Wednesday, June 18, 2014

Back to Sleep: SIDS & the Misconception of Choking

by Wendy Haldeman, MN, RN, IBCLC, Co-Founder of The Pump Station& Nurtury

New parents experience numerous emotions upon the birth of a new baby; overwhelming love, awe that something so small could be so very perfect, and fear that something might harm this little being. One such concern is the possibility of sudden infant death syndrome (S.I.D.S.) also known as crib death. The scary thing about S.I.D.S. is that the cause(s) is unknown. The good news is that there are a number of ways parents can protect their infants.

Research found that when babies were placed on their backs to sleep the baby was less vulnerable. The National Institute of Child Health and Human Development began a campaign in the 1990s called “Back to Sleep”. As a result over a 10-year period the incidence was reduced by 50%. In the past few years the rates for S.I.D.S. have not changed with over 2,000 infants experiencing crib death in 2010. Despite mass public awareness that infants must sleep on their backs, a new study has found that in the U.S. almost 30% of babies are placed on their sides or stomachs for sleep.

The Misconception of Choking
If parents are aware that back sleeping is much safer for their infant, why do they continue to go against this recommendation? Ask any parent and they will tell you that they are more afraid that the baby will choke. This misconception is perpetuated by anyone who raised a child prior to 1990 as everyone believed that babies were much more likely to choke if placed on the back. This is simply not true for healthy, full-term infants.
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Babies are anatomically protected in several ways against choking while lying on their backs. First off, when a human is placed on the back, the trachea (wind pipe) is on top of the esophagus (food pipe). If stomach contents come up the esophagus, the baby will cough to prevent anything from getting into the trachea. Infants placed on their stomachs are actually more likely to choke then if they are lying on their backs. Second, nature further protects young babies in a unique way. Until a baby is about 9 months old she is able to breathe and swallow at the same time. This is possible because the larynx (upper end of the trachea) and hyoid bone are higher up in the infant’s throat. As the baby matures, the larynx and hyoid bone move down, allowing for increased vocal ability.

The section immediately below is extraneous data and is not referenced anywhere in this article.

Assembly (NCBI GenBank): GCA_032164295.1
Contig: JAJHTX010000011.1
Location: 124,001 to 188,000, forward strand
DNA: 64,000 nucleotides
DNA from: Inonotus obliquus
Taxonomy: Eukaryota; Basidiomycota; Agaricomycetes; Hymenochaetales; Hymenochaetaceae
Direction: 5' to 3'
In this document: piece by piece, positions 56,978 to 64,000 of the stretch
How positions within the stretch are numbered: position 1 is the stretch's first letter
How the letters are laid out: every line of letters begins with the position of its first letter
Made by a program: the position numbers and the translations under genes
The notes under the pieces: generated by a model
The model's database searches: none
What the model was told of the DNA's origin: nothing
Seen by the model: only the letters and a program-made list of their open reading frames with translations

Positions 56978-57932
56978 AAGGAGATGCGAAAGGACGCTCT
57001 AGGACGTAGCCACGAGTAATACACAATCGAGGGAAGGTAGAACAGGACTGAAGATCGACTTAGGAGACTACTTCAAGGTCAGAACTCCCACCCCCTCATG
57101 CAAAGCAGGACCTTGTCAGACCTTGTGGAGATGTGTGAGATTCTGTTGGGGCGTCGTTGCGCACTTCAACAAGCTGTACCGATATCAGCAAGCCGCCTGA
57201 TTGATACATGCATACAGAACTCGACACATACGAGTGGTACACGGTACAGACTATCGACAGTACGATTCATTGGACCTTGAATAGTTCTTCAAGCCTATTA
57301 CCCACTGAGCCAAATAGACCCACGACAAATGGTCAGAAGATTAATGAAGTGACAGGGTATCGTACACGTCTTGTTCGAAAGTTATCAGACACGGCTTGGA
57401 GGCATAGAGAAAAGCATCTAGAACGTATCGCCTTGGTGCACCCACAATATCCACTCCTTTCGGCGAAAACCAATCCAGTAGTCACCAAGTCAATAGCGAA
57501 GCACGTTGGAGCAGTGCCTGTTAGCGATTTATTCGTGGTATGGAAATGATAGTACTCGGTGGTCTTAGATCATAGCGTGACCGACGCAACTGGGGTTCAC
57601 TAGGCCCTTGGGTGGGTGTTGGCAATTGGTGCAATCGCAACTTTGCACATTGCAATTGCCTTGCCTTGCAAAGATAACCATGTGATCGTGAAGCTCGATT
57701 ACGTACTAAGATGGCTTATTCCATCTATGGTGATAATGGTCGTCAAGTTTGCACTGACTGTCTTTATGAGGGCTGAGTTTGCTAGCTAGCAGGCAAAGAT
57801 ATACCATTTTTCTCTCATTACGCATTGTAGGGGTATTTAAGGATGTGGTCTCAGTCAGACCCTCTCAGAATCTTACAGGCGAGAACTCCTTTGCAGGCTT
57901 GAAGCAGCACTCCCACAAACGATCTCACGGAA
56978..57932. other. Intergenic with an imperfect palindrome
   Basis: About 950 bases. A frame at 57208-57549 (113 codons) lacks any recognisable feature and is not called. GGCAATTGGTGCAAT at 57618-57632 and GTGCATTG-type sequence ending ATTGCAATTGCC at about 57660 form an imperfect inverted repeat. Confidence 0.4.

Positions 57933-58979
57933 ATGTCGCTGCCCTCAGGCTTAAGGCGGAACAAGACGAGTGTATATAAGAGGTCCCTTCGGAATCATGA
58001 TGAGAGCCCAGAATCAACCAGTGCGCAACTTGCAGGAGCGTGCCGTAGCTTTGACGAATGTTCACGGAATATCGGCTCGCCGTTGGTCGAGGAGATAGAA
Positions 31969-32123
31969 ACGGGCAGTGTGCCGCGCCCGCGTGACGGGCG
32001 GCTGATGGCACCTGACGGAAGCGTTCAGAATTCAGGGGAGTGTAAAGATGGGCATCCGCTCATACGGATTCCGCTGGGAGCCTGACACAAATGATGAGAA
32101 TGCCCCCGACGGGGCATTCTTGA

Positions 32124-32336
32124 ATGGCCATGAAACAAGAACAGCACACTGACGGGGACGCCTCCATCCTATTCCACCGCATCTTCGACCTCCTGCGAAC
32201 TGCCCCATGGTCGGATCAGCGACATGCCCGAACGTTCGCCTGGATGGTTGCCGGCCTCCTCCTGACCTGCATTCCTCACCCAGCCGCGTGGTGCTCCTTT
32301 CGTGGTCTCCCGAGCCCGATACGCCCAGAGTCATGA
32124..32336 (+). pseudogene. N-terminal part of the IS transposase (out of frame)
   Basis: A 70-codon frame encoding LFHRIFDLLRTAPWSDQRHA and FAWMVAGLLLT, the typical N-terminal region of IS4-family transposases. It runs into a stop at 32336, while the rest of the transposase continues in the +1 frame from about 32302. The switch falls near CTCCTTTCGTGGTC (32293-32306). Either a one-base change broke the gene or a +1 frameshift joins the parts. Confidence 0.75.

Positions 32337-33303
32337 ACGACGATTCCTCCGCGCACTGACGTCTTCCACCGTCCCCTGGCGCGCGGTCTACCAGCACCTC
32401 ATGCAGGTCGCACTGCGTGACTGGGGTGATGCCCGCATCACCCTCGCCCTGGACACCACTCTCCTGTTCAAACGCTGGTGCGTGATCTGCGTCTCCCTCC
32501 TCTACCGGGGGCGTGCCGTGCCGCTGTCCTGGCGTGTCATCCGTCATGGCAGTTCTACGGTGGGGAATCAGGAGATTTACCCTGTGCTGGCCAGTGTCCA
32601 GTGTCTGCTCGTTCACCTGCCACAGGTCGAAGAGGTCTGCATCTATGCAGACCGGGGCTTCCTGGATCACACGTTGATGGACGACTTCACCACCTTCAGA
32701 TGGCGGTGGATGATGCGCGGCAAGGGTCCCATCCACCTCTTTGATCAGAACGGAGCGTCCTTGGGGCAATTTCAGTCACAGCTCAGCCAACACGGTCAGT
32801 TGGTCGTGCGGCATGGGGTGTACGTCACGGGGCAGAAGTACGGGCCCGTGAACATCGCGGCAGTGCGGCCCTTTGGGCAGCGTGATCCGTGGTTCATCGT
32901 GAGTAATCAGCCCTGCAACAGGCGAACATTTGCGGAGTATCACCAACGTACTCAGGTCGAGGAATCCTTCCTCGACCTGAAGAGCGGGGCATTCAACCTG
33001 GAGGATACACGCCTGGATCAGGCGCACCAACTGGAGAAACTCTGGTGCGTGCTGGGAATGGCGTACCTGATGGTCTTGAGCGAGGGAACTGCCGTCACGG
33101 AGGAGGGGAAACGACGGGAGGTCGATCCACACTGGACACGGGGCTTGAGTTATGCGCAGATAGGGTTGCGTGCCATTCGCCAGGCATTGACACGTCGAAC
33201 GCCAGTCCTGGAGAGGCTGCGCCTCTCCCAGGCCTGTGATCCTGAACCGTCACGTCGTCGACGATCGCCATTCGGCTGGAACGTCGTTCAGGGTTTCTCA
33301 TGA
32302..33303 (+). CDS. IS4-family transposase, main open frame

Placing babies to sleep on their sides can be just as risky as stomach sleeping. Infants can easily roll onto their stomachs from a side position. To prevent this parents will often roll up blankets or use some other device to prop the baby. Unfortunately, blankets and sleep positioners can also become a smothering hazard. Bottom line, infants belong on their backs while sleeping with nothing in the crib except for the baby.

What you can do to help prevent SIDS
Although back sleeping appears to be the most effective measure a parent can take to provide for healthy sleep there are other strategies that can be effective in reducing the risk of S.I.D.S. Don’t smoke around the baby. Provide good air circulation around the baby’s little body. Avoid overheating. Babies who sleep in their parent’s room for at least the first 6 months are less likely to experience crib death. Pacifiers are also thought to help reduce the risk. And lastly, we would not be The Pump Station & Nurtury if we did not also mention that numerous studies have shown breastfeeding to be an important factor in protecting babies against a number of things including S.I.D.S.